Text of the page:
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by Margaret Cullison


Food comes immediately to mind when reflecting on the holidays of my childhood. I remember sitting by a window near the kitchen stove, basking in the warmth of the winter sun behind me while playing with my most prized present that year, an oil painting set. Not old enough to be expected to help, I watched my mother preparing our Christmas dinner and asked her more than once how much longer until the special meal was ready.

Dad liked a bowl of mixed nuts in their shells — walnuts, almonds, hazel nuts and pecans — for snacks during the holidays. Sometimes we had Brazil nuts, their exotic shells so dark and oddly shaped that I thought them too strange to eat.

Mom would put the nut bowl in the library, with nut crackers and pickers at the ready. We children enjoyed the laborious task of cracking nuts, picking out the tasty meats and eating them. Pieces of shell must have been scattered on the floor, but we lived in a household where some messiness related to eating was tolerated.

Mother wasn’t big on desserts and didn’t serve them after every meal. She paid more attention to the savory dishes she created, although she was fond of pies. People usually excel at cooking what they like best to eat, and her pies proved that point. Pie almost always finished off our holiday meals.

Except for one unfortunate year, when Mom steamed carrot pudding on the stove for hours and served it with hard sauce. I didn’t like the dense sticky pudding or the sweet sauce. This must have been the family consensus, because the carrot pudding never showed up again.

Pumpkin pie is surely the most popular dessert served for Thanksgiving dinner in our country. The recipe Mom favored came from Bernice Lewis. A widow older by some years, she had been Mom’s closest friend from the time she first came to Harlan as a young bride. Bernice had an especially jolly sense of humor, and Mom loved to laugh.

When the young man I later married made his first visit to Harlan, Bernice was invited for dinner on a late summer’s evening. Mother served one of her crisp lettuce salads with lemon and oil dressing, garnished with capers. When she passed a plate of salad to David, he said, without hesitation, “Looks like a mouse has been running through this.” Bernice giggled, as did the rest of us, and David scored an early point towards winning my family’s acceptance.

I’ve served this pumpkin pie to my own family each Thanksgiving for years. My sons still expect it when they come to my house for that feast day. I usually add a little more pumpkin to fill a 10-inch pie plate, so there’s some leftover pie for breakfast the next morning.

      Bernice’s Pumpkin Pie
      1 ½ cups canned pumpkin (more can be added, if desired)
      1 cup evaporated milk
      ½ cup brown sugar
      ½ cup white sugar
      2 eggs, beaten
      1 teaspoon cinnamon
      ¼ teaspoon allspice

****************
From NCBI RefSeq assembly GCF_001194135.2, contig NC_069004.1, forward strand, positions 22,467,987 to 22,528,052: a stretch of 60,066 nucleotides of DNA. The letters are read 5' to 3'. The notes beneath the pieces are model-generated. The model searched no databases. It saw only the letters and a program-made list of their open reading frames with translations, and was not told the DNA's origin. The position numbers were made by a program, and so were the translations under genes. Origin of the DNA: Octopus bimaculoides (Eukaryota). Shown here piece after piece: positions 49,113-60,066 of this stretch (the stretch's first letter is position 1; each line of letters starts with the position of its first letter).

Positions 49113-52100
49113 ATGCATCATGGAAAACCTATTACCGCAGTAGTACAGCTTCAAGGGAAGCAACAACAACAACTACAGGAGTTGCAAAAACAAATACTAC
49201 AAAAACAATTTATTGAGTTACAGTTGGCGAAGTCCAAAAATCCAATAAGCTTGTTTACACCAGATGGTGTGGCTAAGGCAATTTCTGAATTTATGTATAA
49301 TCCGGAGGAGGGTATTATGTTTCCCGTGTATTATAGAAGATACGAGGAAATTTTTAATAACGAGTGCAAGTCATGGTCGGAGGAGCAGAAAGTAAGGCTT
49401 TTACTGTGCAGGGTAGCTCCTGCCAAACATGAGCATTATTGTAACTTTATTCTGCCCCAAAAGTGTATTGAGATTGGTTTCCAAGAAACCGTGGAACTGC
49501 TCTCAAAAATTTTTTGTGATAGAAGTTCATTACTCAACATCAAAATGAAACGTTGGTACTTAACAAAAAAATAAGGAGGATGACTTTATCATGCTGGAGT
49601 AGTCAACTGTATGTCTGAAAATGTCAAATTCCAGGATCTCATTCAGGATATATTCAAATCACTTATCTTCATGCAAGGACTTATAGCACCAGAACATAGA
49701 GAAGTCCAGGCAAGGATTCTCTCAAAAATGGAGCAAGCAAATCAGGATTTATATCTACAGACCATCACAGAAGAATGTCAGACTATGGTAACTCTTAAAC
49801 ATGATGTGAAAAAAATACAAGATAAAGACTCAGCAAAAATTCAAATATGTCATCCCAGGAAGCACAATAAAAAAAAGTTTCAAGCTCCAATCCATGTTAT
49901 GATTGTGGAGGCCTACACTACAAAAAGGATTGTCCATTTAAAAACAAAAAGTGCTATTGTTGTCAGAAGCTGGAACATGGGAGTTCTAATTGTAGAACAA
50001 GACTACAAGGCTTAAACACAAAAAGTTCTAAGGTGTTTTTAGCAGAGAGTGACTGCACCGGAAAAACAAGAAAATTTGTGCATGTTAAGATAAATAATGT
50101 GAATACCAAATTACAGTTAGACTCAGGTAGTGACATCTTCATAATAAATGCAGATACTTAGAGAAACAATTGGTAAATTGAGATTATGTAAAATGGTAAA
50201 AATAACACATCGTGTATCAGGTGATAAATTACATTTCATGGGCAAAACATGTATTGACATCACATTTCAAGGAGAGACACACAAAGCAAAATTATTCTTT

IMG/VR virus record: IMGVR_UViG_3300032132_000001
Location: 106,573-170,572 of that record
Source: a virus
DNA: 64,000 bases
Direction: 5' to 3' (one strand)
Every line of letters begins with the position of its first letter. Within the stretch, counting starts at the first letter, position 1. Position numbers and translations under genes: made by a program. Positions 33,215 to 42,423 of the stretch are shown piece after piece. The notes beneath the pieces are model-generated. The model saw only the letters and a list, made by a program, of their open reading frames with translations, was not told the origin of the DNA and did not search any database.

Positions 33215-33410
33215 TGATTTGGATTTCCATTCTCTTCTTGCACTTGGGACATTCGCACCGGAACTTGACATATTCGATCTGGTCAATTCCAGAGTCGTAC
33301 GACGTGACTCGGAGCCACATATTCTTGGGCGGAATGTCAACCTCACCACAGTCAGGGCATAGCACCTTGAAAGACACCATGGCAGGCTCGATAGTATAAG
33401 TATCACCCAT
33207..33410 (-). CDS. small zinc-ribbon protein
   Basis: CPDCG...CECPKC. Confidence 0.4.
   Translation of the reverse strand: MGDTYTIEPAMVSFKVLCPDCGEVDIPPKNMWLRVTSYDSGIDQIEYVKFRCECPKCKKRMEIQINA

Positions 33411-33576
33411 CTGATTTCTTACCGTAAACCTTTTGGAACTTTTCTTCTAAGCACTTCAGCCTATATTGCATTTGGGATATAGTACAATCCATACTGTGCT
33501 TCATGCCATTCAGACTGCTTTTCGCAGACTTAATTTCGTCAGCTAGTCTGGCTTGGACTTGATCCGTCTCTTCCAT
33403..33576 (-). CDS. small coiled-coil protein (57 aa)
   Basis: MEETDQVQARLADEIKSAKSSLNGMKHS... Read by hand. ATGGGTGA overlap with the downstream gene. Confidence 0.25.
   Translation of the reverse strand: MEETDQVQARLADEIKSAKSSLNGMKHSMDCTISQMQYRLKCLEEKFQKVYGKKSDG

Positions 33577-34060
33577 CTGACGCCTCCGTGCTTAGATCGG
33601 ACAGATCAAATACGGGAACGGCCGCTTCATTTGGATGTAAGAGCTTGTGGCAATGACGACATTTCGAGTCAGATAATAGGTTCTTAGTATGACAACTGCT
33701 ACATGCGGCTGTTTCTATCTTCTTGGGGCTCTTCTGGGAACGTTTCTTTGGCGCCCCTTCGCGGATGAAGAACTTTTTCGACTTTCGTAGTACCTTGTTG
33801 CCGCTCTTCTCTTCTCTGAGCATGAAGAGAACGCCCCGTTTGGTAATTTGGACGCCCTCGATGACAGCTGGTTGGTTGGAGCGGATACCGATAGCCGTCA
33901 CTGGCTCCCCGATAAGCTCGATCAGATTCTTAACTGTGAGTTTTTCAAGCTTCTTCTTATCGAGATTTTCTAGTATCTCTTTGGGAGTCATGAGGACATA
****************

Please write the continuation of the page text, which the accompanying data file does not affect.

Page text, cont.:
¼ teaspoon cloves

Mix spices with sugars and add to the beaten eggs. Add remaining ingredients. Line a large pie pan with unbaked crust and brush with egg white. Add the filling.

Bake for 10 minutes at 450 degrees on bottom oven rack. Reduce heat to 350 degrees. Move pie to middle rack and bake for an hour or until the filling puffs up and center is set.

Other than my two grandmothers, we didn’t have any relatives living nearby. Most of my parents’ families had moved away from Iowa. This was not the norm in our small town of Danish and German families whose gatherings ran to thirty or forty family members. It made me feel slightly deprived not to enjoy the closeness of a large family like my friends did.

But my parents had developed a circle of friends with whom we got together for family dinners. Sometimes we shared a holiday meal with one of these compatible families, either at our house or theirs.

Company for Thanksgiving dinner called for a second pie, and it usually was pecan. Mom’s recipe came from the Red Oak Express, her hometown newspaper. She went back to visit her parents as long as they lived there, until 1940, so I suppose she acquired the recipe before that time. Mom spoke often of her pleasant childhood in Red Oak, and it seemed almost an ideal place to me.

Both pumpkin and pecan pies are best with home made crust. Although my mother never would have used one herself, a ready-made crust can be substituted, which makes these pies even easier to prepare for a harried holiday meal. Serve them with whipped cream or vanilla ice cream.

In her cookbook, Mom calls this pecan pie an “excellent recipe!”

      Red Oak Express Pecan Pie
      3 eggs
      1 cup light corn syrup
      2 tablespoons flour
      ½ cup brown sugar
      Pinch of salt
      2/3 tablespoon melted butter
      1 teaspoon vanilla
      1 cup pecan meats

Beat the eggs and stir in the corn syrup. Mix the flour, sugar and salt together; add to the eggs and syrup. Then add the butter, vanilla and nut meats. Pour into an 8-inch unbaked pie crust.

Bake pie at 325-350 degrees for an hour or until the center is firm.

Mom’s Note: Use 1½ recipes for a larger pie.

Page Two of Holiday Desserts>>

©2005 Margaret Cullison for SeniorWomenWeb
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